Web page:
Archbishop William E. Lori of Baltimore, Chairman of the U.S. Bishops' Ad Hoc Committee for Religious Liberty, offered the following statement in response:

"Today's decision is a landmark victory for religious freedom. The Supreme Court rightly recognized that people of faith should not be discriminated against when it comes to government programs that should be made available to all. The decision also marks a step in the right direction toward limiting the effects of the pernicious Blaine Amendments that are in place in many states around the country. Blaine Amendments to state constitutions, most of which date back to the nineteenth century, stem from a time of intense anti-Catholic bigotry in many parts of the country. We are glad to see the Supreme Court move toward limiting these harmful provisions, which have restricted the freedom of faith-based organizations and people of faith to serve their communities."

The amicus curiae brief that USCCB submitted in this case: Trinity Lutheran Church v. Pauley.

(Source: USCCB press release)

social safety net needed

WASHINGTON - Bishop Frank J. Dewane of Venice, Florida, Chairman of the U.S. Bishops' Committee on Domestic Justice and Human Development, has provided (June 27) a more detailed critique of the Senate "discussion draft" health care bill, dubbed the "Better Care Reconciliation Act" (BCRA).

"Removing vital coverage for those most in need is not the answer to our nation's health care problems, and doing so will not help us build toward the common good," said Bishop Dewane. "For the sake of persons living on the margins of our health care system, we call on the Senate to reject changes intended to fundamentally alter the social safety net for millions of people."

The BCRA was introduced in discussion draft format on June 22, 2017, and is the Senate's working heath care proposal. Bishop Dewane again highlighted the need for lawmakers to withhold support for provisions that would harm poor and vulnerable people, including changes to Medicaid, in the June 27 letter. He also stressed the need for protections for the unborn in the bill, indicating that "[s]afeguards pertaining to the use of tax credits for plans that include abortion face steep challenges," and that the BCRA "needs to be strengthened to fully apply the longstanding and widely-supported Hyde amendment protections." Bishop Dewane also noted that coverage for immigrants and conscience protections were lacking in the BCRA.

"The BCRA's restructuring of Medicaid will adversely impact those already in deep health poverty," warned Bishop Dewane. "At a time when tax cuts that would seem to benefit the wealthy and increases in other areas of federal spending, such as defense, are being contemplated, placing a 'per capita cap' on medical coverage for the poor is unconscionable."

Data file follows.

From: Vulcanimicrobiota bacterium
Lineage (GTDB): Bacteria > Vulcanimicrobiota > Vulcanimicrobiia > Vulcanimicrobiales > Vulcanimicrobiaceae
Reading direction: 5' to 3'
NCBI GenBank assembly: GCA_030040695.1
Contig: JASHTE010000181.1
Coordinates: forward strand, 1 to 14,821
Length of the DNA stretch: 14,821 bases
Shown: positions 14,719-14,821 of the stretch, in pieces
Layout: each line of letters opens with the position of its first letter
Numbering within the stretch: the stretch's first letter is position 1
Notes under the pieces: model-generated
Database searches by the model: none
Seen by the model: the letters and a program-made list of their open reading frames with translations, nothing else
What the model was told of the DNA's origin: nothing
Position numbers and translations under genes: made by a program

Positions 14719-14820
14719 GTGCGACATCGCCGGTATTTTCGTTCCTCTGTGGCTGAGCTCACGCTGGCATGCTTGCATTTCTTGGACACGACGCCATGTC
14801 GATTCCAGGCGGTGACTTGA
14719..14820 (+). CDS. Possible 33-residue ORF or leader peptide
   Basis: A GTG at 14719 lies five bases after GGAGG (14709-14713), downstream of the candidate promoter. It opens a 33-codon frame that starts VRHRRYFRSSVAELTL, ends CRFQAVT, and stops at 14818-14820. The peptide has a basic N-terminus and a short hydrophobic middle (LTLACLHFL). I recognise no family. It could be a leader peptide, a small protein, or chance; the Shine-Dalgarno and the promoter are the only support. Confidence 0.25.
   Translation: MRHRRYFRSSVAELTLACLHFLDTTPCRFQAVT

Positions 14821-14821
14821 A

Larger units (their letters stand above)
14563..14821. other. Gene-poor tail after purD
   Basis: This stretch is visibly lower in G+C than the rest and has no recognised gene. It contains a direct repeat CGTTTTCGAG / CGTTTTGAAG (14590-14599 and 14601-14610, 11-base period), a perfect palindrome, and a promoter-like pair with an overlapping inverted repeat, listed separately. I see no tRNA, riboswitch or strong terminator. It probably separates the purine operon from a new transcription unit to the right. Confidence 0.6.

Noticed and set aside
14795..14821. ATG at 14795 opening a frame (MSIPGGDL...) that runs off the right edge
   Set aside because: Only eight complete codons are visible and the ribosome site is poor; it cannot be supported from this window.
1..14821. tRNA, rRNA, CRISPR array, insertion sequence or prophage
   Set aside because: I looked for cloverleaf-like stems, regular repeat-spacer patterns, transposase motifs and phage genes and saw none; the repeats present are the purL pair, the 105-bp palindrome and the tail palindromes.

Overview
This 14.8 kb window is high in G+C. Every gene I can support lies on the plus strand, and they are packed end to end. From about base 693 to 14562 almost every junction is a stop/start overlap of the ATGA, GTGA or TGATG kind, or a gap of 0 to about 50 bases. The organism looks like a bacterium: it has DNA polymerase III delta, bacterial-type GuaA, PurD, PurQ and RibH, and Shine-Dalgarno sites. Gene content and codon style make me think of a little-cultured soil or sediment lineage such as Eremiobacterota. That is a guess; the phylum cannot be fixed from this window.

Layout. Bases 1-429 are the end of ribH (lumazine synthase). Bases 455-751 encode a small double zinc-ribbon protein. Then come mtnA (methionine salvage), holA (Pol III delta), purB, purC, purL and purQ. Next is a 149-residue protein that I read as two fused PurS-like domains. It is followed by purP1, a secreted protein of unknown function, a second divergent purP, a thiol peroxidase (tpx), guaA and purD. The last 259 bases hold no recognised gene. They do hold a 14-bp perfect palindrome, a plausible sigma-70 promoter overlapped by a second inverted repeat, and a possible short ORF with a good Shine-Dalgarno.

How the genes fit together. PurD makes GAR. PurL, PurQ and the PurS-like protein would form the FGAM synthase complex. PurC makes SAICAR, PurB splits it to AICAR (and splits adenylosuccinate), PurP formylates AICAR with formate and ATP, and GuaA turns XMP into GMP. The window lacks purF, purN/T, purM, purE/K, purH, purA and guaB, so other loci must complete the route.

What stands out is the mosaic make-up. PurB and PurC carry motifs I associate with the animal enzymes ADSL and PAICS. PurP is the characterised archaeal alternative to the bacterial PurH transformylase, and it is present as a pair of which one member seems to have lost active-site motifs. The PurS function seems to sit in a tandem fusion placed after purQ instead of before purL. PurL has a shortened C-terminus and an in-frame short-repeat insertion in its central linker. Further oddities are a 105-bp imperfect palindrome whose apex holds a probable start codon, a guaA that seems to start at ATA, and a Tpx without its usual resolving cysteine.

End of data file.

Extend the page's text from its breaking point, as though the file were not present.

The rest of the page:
The full letter can be found at: http://www.usccb.org/issues-and-action/human-life-and-dignity/health-care/upload/senate-discussion-letter-health-care-reform-2017-06-27.pdf

(Source: USCCB press release)

Edge To Edge

Edge to Edge

Pray The News

Because we are sons and daughters of God, saved by Jesus and empowered by the Holy Spirit, we do not merely read the news but make the news. We direct the course of world events by faith expressed in action and intercession. Please pray for the stories covered in this paper. Clip out this intercessory list and make it part of your daily prayer.

  • We pray for all students and teachers as they return to school.
  • We pray for an end to famine and hunger.
  • We pray we would share with others.
  • We pray for an end to war, violence, conflicts, and for the victory of the civilization of life and love over the culture of death.
  • We pray for the elimination of nuclear weapons.
  • We pray for all young people to respond to God's call.
  • We pray for the Synod of Bishops on young people in 2018.
  • We pray in thanksgiving for the Catholic Charismatic renewal.
  • We pray for wisdom and discernment for world leaders and that they will put people first.
  • We pray for reconciliation in our communities and that we will be instruments of God's peace.

The cost of this publication is a donation. Pray and ask the Holy Spirit what amount He would have you contribute.

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www.presentationministries.com